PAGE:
Plant 318

Euphorbia pulcherrima Willd. ex Klotzsch (Euphorbiaceae)


Many of us will know Euphorbia pulcherrima as poinsettia but other common names, such as Mexican flame leaf or painted leaf, are also used. Joel Roberts Poinsett was the first Ambassador from the USA to Mexico in 1825. While he was there he sent some plants of Euphorbia pulcherrima back home to South Carolina where the plants were grown in spite of their relatively short flowering period. The name poinsettia was given to the plants, honouring the man who introduced them to cultivation.

Euphorbia is a large genus of plants, many of which are succulent, however, Euphorbia pulcherrima is a non-succulent, evergreen, winter-flowering shrub. In its native Mexico, it grows to about three metres tall, on the edge of forests, flowering in December. Typical of the genus, it has small, yellow flowers, but it is the bright-red, leaf-like bracts surrounding the flowers, that catch the eye.

Wild Euphorbia pulcherrima is a leggy plant, reluctant to branch, and produces relatively small bracts compared to the plants that we see today in cultivation. Thus, it largely remained until the 1960s when work was carried out to produce short, branched cultivars. In addition, chemicals are used to keep the plants at the more manageable 30-60 cm tall for pot cultivation. Cultivars are available with bracts of red, pink, cream, white, doubles and marbled and some novelties may be only a few centimetres high.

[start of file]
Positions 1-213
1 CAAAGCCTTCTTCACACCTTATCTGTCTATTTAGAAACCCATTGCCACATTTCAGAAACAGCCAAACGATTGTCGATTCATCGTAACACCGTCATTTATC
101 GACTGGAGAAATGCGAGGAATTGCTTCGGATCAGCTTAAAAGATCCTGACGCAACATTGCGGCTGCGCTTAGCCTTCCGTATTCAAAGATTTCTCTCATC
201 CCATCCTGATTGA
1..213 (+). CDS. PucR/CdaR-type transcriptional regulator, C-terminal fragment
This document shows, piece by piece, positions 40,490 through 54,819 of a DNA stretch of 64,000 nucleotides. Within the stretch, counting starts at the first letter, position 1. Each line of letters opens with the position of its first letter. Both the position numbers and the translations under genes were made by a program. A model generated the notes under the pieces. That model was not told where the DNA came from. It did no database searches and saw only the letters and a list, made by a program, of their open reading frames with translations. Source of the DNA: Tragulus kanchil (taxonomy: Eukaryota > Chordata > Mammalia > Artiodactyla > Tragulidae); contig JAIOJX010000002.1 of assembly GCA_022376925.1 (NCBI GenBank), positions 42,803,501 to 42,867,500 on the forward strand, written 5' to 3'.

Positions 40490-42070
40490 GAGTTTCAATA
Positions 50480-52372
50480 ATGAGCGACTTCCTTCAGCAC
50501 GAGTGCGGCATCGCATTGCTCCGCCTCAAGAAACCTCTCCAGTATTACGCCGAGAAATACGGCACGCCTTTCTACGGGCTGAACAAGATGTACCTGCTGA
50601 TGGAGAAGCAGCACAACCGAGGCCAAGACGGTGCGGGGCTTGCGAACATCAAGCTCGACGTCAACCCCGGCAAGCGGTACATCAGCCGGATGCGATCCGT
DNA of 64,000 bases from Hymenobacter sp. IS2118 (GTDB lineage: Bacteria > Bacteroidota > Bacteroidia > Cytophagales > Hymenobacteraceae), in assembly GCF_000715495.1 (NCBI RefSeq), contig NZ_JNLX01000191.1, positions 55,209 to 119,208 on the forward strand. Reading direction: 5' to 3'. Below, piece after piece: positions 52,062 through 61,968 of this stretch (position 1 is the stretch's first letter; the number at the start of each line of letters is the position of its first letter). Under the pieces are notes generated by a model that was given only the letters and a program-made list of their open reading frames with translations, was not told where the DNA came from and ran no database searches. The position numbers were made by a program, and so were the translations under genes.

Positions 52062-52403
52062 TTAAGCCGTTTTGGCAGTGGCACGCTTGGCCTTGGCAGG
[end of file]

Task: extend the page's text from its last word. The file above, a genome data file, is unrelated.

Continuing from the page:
The other important fact to know about growing Euphorbia pulcherrima, is that it is a short-day plant. This means that it needs around 14 hours of darkness, with no artificial light, from October to late November. At this point, the dark treatment can be stopped and the flowers should develop and the bracts colour up. It is possible to do this at home, but the plant is liable to be taller, not having been treated with chemicals to reduce the height and also it should be cut back in spring to produce new growths. Poinsettias particularly dislike cold draughts and should not be kept by a window, nor should they be overwatered as this can cause wilting and leaf drop, as can under watering and lack of light.

Euphorbia pulcherrima has been used in its native homeland to decorate churches and the Aztecs used the leaves to dye clothing and the milky sap for medicinal purposes. Of course, today it is important commercially as a pot plant at Christmas time.

Further reading

Albrecht Llamas K 2003. Tropical flowering plants. A guide to identification and cultivation. Timber Press.

Phillips R and Rix M 1998. Conservatory and indoor plants, vol 1. Pan Macmillan.

Lucinda Lachelin